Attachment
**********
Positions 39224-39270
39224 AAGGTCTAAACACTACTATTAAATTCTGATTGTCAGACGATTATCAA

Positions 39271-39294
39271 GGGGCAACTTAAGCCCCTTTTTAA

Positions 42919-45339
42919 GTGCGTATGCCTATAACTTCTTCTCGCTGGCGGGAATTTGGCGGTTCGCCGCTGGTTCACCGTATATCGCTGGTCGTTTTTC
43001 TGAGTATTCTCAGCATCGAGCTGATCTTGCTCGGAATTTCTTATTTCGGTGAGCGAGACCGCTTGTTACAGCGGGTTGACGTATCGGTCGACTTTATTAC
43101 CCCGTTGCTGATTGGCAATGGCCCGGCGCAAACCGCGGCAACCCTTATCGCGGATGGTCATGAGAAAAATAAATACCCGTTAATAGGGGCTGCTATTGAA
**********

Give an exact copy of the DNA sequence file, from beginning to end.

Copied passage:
Positions 39224-39270
39224 AAGGTCTAAACACTACTATTAAATTCTGATTGTCAGACGATTATCAA

Positions 39271-39294
39271 GGGGCAACTTAAGCCCCTTTTTAA

Positions 42919-45339
42919 GTGCGTATGCCTATAACTTCTTCTCGCTGGCGGGAATTTGGCGGTTCGCCGCTGGTTCACCGTATATCGCTGGTCGTTTTTC
43001 TGAGTATTCTCAGCATCGAGCTGATCTTGCTCGGAATTTCTTATTTCGGTGAGCGAGACCGCTTGTTACAGCGGGTTGACGTATCGGTCGACTTTATTAC
43101 CCCGTTGCTGATTGGCAATGGCCCGGCGCAAACCGCGGCAACCCTTATCGCGGATGGTCATGAGAAAAATAAATACCCGTTAATAGGGGCTGCTATTGAA